The region of Coaticook has been home to many new innovations and experiments thanks to the genius and vision of members of the agricultural sector.
One of the most notable examples is the farm “Ferme-du-Plateau”, which used to be known as the Baldwin Farm. The farm originally belonged to Eugene Baldwin, mayor of Coaticook in 1924 and 1925. Built in 1912, it was the largest barn in North America at the time, which earned it a Guinness World Record. Eugene Baldwin extended the length of the barn to 340 feet long (103.63 m) a few years later, for the simple reason of holding on to his world record. The eccentricity of his efforts led to the silo becoming encompassed by the new extension, where it can still be seen today. Baldwin used to keep a herd of 100 purebred Jersey cows, one of the biggest in Canada in his day.
In 1940, the engineer, Lauréat Lavoie, bought the property and came to live there with his family. He names it “Ferme-du-Plateau”, to reflect the farm’s location overlooking the city and surrounding countryside. His son, Bernard, took over the farm in 1962. The farm gained an international reputation, with animals sold to farms as far as Russia, Spain and Cuba.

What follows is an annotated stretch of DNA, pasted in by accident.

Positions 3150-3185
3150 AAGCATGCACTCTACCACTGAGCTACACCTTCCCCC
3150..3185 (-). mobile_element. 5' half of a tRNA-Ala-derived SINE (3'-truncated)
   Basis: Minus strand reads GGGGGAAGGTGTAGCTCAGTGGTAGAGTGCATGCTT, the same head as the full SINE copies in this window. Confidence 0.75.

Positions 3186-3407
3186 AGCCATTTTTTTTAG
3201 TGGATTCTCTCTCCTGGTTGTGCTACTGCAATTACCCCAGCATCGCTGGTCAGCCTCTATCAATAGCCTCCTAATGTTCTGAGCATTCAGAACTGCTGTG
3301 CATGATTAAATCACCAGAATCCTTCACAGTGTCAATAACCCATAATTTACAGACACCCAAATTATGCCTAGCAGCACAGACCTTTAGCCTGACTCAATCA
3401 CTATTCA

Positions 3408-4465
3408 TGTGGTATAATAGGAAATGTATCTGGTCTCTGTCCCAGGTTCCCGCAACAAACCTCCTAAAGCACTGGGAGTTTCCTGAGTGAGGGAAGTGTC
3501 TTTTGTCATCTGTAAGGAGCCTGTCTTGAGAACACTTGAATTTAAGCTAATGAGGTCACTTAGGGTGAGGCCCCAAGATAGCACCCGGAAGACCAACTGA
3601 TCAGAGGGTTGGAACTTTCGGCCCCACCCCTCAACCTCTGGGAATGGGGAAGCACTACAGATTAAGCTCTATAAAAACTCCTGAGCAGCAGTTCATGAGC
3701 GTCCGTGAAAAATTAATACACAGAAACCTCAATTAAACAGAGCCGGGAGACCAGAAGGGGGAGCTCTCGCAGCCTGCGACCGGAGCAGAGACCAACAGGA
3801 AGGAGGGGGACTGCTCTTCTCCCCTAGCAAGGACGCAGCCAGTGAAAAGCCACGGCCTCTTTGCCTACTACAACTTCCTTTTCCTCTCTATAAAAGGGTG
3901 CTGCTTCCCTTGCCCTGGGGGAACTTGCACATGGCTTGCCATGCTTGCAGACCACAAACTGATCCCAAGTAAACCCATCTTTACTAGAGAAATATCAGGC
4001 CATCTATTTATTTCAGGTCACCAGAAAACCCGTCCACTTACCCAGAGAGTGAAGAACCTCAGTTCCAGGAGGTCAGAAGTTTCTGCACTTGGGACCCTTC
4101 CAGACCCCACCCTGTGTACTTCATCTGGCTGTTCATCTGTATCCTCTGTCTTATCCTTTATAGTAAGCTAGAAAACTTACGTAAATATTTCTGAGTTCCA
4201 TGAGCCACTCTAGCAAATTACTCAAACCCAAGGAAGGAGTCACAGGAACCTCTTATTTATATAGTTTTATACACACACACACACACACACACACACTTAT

The town of Coaticook bought the farm in 1989. The barn has been certified a heritage building since 1999.
Today, the site is home to the C.I.A.R.C. (the “Centre d’initiatives en agriculture de la région de Coaticook”). This organization acquired the farm in 1992 and has put Coaticook on the map with regards to programs linked to agriculture.